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- In a case with multiple heirs, how are damages divided?
- Will My Health Insurance Coverage or Paid Sick Leave from Work Limit My Recovery For My Motorcycle accident?
- Is There Anyone Other Than the Drivers and Passengers Involved in a Motor Vehicle Collision That I Could Sue for My Damages?
- Will My Attorney Need To Retain Experts To Prove Liability And Damages Even Though My Injury Is So Obvious?
- Who can sue for an amputation injury?
If the consent form I signed prior to a procedure is considered valid, can I recover any damages in a malpractice action against my doctor?
- March 29, 2017
A common source of confusion in potential medical malpractice lawsuits arises from the fact that a patient mistakenly believes that if they have signed a “consent for surgery” they have “signed away” their right to sue if the surgeon, or any of his or her subordinates on the surgical team, for an act of malpractice. As will be explained on this page, you retain the right to bring a legal action against the surgeon and of his or her subordinates who may have played a role in the alleged act of malpractice.
“Consent” versus “Waiver”
When you signed the operative consent form, you were acknowledging that the surgeon has explained to you what the operation would be and the potential risks involved with that operation were also explained to you. You thus gave your “informed consent” to undergo the surgery. In a way, signing a consent form is akin to the signing of a contract between you and surgeon.
In this contract analogy, you (or your health care insurance) are promising to make a payment to the surgeon who, in turn, is agreeing to use his or her skills in a manner that will help you in some way. Central to this “contract model” is the fact that the surgeon is making an implied warranty that he or she will not make any mistakes or omissions during the operation or while you are under the surgeon’s care. If the surgeon subsequently fails to provide the expected level of care, and you are harmed in some way by that failure, the contract has been breached and medical malpractice may have occurred.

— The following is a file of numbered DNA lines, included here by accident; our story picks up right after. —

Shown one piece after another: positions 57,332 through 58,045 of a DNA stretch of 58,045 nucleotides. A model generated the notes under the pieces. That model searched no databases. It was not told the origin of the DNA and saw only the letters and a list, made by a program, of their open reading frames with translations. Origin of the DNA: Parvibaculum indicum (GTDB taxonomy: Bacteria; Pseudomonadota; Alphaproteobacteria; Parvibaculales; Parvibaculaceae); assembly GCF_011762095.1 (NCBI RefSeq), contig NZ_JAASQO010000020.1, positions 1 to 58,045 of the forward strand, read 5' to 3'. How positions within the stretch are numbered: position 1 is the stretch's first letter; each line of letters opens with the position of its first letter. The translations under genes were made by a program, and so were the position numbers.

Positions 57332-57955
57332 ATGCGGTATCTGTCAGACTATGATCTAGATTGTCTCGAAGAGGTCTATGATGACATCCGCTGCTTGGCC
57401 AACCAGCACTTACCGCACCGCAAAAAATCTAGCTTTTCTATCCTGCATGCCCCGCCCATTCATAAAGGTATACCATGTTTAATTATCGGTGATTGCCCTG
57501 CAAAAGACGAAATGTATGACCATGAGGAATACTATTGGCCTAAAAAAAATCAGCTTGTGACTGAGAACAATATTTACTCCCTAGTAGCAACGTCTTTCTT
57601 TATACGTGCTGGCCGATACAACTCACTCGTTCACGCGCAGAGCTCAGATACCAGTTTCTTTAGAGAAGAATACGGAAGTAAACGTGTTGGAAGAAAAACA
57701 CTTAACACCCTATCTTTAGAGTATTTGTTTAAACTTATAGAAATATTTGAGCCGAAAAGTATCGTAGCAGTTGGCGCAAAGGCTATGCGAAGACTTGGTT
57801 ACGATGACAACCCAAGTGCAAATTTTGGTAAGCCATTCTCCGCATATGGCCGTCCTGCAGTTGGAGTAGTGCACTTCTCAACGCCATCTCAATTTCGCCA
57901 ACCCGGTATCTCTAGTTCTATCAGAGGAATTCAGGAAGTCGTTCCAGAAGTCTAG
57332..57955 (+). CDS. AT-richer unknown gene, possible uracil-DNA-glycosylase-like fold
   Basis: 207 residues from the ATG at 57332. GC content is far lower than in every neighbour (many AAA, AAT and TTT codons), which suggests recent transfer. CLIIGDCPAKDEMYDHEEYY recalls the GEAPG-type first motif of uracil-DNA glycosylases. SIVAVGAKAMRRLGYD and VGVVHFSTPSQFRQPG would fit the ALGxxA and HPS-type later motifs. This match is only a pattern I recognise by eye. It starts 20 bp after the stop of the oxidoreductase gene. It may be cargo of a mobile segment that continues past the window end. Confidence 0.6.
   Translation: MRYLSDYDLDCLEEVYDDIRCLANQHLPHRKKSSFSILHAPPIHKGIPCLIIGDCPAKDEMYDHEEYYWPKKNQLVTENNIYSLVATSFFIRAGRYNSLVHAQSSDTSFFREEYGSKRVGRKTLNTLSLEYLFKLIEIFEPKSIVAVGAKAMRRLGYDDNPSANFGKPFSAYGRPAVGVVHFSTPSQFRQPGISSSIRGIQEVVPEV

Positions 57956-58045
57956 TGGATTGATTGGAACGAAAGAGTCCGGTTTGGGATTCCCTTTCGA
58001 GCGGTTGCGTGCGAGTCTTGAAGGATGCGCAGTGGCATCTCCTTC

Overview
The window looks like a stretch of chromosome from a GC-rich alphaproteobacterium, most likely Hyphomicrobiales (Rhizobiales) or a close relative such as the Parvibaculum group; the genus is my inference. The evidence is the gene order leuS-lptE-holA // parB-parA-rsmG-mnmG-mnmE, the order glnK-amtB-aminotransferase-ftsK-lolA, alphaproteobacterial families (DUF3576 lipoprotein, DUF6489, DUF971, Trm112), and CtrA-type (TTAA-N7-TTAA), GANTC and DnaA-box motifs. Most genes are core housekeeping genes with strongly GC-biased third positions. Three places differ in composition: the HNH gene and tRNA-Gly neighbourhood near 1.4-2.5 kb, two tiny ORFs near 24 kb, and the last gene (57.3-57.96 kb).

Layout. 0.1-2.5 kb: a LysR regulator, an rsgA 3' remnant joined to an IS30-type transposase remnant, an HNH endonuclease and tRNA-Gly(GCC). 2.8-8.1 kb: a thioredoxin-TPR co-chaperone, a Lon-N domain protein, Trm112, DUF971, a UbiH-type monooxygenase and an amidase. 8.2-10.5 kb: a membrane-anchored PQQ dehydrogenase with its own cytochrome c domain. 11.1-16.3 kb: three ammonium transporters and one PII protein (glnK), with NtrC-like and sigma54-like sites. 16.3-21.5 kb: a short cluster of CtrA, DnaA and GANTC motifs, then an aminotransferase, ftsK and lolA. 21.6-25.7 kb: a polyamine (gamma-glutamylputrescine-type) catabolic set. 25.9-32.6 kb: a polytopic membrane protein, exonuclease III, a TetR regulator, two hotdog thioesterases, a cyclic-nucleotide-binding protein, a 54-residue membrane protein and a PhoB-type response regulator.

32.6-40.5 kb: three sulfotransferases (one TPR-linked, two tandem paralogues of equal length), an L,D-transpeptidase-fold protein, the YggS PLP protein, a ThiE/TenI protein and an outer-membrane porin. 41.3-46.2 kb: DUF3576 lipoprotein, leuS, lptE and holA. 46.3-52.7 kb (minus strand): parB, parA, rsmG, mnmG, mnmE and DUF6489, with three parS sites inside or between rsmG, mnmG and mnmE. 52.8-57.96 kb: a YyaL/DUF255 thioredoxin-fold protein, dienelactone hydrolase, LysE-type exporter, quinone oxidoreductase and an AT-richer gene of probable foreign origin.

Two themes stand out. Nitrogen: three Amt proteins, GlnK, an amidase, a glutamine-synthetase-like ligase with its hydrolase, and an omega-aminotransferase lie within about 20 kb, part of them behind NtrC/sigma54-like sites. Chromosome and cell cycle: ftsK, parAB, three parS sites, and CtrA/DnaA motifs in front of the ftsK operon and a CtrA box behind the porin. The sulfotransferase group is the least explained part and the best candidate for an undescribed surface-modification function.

On the other hand, a waiver is a document that acknowledges the risks or danger of undertaking a course of action have been explained to one party and that party, being fully aware of the potential dangers involved, elects to continue. A surgical consent thus contains language similar to a waiver in that it explains the risks involved with an operation and, with full knowledge of those risks, you voluntarily elected to undergo the operation.
Breach of duty and liability
In the question under discussion, once a surgeon holds himself or herself to be available for the treatment of others, the surgeon also implies that he or she is qualified in their area of medical practice. In doing so, that surgeon will owe a duty to exercise good judgement and employ all reasonable safety in the care to his or her patients. If the surgeon then fails to provide a level of care that is consistent with the care that could be expected of other physicians with the same level of education and experience, malpractice may have occurred and the physician may be liable for any damages that may be claimed by the victim of that malpractice.
Did I waive my right to sue for malpractice?
So long as a potential complication of surgery is listed in the consent form, malpractice has not occurred since you were aware that the complication was a possibility and you signed the consent form to acknowledge that awareness. But can a signed consent form be used as a defense against a malpractice claim?
The answer is “no,” a signed consent form is not a defense to a medical malpractice claim because the common law has always held that you cannot consent to suffer an injury at the hands of another, even if there is an apparent assumption of risk on your part. Since the consent form that you signed did not explain that the surgeon would be negligent and that the surgeon’s negligence would lead to an injury, the fact that you signed a consent form cannot be used as a defense to a lawsuit alleging medical malpractice.
To return to the original question, we have seen that a signed consent in and of itself is not a defense to a lawsuit alleging medical malpractice. However, it remains your responsibility to prove, to a jury’s satisfaction, that malpractice occurred and that you suffered an injury that was a direct result of the alleged malpractice.